“But it’s worth it,” replied Senator Smith, a Democrat, according to a transcript of the January meeting. “Because you know how big a deal it is.”
His plan, described by federal prosecutors in a criminal complaint unsealed on Tuesday, was as ambitious as it was audacious. Mr. Smith was going to bribe his way onto the ballot to run for mayor of New York.
But he needed help, from a disparate cast of characters, including a Republican City Council member from Queens, Daniel J. Halloran III, and two Republican leaders from Queens and the Bronx, Vincent Tabone and Joseph J. Savino. And he needed the help of the other man in the car, who, unbeknown to Mr. Smith, was a cooperating witness for the Federal Bureau of Investigation and was recording the whole conversation.
Instead of appearing on the ballot, Mr. Smith’s name has landed in a marquee spot on the criminal complaint. On Tuesday, he, Councilman Halloran and the Republican Party leaders were charged with wire fraud and bribery. The senator was also charged with extortion.
The charges immediately reverberated in the New York political world, especially in Albany, where, despite the efforts of government watchdogs and prosecutors, new scandals and criminal charges seem to surface every legislative session.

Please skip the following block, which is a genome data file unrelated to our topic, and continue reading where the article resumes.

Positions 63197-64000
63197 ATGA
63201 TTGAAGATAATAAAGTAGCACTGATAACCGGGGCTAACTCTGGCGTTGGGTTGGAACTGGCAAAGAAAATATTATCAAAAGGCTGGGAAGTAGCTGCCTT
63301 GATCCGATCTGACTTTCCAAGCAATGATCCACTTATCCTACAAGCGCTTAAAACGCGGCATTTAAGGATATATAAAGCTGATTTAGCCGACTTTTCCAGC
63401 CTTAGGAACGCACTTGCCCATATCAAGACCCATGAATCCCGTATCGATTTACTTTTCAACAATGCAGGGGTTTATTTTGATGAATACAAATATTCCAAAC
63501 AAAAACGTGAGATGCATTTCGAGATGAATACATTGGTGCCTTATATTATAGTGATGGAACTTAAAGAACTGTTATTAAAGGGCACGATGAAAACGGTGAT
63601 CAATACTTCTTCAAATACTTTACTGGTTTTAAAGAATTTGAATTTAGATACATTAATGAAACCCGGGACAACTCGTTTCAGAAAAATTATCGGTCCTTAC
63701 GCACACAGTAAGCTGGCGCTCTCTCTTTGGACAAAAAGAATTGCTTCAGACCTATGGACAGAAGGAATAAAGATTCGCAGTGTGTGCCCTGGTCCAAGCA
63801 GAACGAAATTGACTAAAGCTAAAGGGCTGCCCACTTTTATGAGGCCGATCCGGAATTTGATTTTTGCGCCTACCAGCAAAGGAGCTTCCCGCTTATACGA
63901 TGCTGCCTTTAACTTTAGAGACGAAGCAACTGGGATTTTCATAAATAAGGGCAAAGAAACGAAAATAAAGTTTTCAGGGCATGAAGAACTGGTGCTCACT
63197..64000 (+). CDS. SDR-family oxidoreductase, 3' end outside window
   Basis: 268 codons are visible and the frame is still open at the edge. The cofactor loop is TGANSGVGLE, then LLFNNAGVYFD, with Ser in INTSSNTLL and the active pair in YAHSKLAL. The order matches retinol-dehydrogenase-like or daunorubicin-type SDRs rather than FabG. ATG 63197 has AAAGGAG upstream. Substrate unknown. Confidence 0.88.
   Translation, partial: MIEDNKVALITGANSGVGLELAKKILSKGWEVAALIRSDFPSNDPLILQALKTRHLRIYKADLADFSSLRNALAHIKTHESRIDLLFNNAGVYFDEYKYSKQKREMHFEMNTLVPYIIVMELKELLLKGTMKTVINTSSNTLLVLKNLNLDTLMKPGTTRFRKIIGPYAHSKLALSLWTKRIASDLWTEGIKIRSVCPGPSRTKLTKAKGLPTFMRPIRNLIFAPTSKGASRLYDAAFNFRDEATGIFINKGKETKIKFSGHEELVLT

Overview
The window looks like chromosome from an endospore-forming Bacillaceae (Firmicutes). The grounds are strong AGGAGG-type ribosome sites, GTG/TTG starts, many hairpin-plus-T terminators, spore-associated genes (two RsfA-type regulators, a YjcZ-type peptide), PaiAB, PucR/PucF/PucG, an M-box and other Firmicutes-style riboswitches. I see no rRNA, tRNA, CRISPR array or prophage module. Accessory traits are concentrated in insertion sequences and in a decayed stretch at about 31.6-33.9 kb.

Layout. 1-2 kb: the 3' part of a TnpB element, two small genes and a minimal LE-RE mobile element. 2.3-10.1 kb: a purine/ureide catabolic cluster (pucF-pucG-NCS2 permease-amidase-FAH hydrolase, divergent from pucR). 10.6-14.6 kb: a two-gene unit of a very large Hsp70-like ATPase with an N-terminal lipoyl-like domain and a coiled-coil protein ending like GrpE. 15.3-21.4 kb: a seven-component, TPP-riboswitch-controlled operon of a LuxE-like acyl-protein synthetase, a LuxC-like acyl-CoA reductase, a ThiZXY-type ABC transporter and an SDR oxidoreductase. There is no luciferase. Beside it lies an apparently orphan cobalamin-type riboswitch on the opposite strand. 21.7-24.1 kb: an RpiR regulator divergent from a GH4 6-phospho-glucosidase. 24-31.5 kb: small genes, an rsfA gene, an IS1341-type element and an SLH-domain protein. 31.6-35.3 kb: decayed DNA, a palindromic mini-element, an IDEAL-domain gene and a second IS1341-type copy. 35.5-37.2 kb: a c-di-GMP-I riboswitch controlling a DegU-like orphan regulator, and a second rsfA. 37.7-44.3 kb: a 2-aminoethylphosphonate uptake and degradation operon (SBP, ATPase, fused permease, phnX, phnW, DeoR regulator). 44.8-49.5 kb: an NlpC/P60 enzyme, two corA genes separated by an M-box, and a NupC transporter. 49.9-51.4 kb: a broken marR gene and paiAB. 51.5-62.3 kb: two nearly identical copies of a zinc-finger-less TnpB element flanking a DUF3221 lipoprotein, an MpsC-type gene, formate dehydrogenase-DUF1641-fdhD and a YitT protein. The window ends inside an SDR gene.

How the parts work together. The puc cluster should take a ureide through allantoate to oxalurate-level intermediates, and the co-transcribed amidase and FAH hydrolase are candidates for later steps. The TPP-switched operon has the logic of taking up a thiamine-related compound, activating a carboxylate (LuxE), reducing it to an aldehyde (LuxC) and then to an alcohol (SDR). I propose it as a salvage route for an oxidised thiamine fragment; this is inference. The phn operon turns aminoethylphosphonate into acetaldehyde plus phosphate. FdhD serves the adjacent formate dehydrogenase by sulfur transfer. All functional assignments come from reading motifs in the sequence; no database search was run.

And in the race for mayor, the news intensified the worry some voters feel about the city’s machine politics reasserting their dominance upon the departure of Mayor Michael R. Bloomberg, a political independent whose inner circle has been largely free of corruption.
Preet Bharara, the United States attorney in Manhattan whose office is prosecuting the case, said the arrests demonstrated that “a show-me-the-money culture seems to pervade every level of New York government.”
The complaint described envelopes of cash trading hands in Manhattan hotel rooms and restaurants, payments of thousands of dollars to persuade Republican leaders in New York to put Senator Smith, from Queens, on the Republican ballot in November. The bribes were to be paid to obtain certificates authorizing him to run for mayor as a Republican even though he was a registered Democrat.
Mr. Halloran, a police cadet for a few months more than 20 years ago, imagined himself becoming a deputy police commissioner or deputy mayor in a Smith administration, according to the complaint. The scheme seemed to play out without regard for the extreme long shot Mr. Smith, a near perennial subject of corruption inquiries, would face in the election.